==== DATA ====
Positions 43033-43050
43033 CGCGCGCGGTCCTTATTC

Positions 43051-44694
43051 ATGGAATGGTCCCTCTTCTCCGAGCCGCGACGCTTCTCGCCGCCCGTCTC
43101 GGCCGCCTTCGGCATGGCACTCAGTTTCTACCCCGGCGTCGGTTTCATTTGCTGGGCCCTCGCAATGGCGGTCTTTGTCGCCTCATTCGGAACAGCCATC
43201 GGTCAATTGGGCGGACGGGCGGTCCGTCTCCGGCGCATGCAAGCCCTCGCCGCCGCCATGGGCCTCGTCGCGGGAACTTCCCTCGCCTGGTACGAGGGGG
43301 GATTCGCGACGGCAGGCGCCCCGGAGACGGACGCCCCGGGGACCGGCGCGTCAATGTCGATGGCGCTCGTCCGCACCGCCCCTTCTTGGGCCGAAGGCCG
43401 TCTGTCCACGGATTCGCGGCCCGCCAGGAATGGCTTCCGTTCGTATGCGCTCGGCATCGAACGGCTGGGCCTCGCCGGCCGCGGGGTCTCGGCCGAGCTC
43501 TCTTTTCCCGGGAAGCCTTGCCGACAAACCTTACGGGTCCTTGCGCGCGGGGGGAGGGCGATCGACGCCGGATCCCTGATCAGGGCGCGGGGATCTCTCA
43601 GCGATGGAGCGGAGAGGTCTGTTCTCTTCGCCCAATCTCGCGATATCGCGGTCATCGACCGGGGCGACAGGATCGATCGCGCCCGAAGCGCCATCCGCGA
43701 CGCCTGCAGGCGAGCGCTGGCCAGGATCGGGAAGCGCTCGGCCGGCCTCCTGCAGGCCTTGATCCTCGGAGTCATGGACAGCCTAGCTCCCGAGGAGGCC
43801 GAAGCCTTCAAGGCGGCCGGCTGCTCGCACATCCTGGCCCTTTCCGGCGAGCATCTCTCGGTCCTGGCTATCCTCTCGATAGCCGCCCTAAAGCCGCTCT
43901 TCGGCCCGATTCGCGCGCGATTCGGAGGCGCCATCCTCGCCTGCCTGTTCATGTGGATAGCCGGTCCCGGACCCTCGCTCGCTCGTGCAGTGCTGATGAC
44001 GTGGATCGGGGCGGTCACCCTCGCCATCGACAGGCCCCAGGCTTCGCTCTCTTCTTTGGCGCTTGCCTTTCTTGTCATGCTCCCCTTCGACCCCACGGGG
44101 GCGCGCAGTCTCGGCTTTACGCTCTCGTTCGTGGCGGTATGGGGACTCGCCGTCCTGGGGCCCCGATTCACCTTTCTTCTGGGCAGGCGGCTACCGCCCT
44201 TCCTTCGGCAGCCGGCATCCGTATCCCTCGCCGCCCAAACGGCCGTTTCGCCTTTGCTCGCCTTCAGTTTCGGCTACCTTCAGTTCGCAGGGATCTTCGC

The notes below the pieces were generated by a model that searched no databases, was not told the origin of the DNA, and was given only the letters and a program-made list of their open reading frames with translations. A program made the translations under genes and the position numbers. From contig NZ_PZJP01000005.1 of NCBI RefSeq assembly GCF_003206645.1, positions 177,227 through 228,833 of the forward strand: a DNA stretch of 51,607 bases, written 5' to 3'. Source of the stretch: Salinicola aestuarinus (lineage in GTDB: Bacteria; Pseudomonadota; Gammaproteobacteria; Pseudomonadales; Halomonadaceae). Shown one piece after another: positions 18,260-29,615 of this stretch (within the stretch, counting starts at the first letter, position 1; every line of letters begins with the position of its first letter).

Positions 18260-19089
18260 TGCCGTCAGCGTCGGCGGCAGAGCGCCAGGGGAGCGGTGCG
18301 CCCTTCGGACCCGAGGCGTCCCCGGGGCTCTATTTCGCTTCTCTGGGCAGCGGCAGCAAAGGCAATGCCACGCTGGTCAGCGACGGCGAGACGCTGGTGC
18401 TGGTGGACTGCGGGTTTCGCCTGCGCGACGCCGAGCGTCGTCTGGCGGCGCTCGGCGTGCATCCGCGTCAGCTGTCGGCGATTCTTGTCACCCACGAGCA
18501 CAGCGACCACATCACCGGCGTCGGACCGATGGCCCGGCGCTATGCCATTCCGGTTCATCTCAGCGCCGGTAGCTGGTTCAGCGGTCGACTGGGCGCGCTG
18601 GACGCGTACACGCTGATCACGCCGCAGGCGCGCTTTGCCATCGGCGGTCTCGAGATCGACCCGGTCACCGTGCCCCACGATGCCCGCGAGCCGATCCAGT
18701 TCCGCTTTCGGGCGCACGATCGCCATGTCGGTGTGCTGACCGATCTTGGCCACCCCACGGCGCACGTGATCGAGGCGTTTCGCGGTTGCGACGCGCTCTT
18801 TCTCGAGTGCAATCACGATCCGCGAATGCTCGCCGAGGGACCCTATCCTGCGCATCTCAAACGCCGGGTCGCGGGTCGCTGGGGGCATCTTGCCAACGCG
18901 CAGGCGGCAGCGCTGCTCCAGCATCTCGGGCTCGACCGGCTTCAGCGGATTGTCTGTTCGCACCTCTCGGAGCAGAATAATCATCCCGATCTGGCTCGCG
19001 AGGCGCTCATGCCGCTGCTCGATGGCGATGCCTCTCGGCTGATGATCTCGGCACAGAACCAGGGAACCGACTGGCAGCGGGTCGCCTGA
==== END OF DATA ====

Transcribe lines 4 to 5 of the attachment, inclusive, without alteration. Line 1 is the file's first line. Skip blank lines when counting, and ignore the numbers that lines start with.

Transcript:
43051 ATGGAATGGTCCCTCTTCTCCGAGCCGCGACGCTTCTCGCCGCCCGTCTC
43101 GGCCGCCTTCGGCATGGCACTCAGTTTCTACCCCGGCGTCGGTTTCATTTGCTGGGCCCTCGCAATGGCGGTCTTTGTCGCCTCATTCGGAACAGCCATC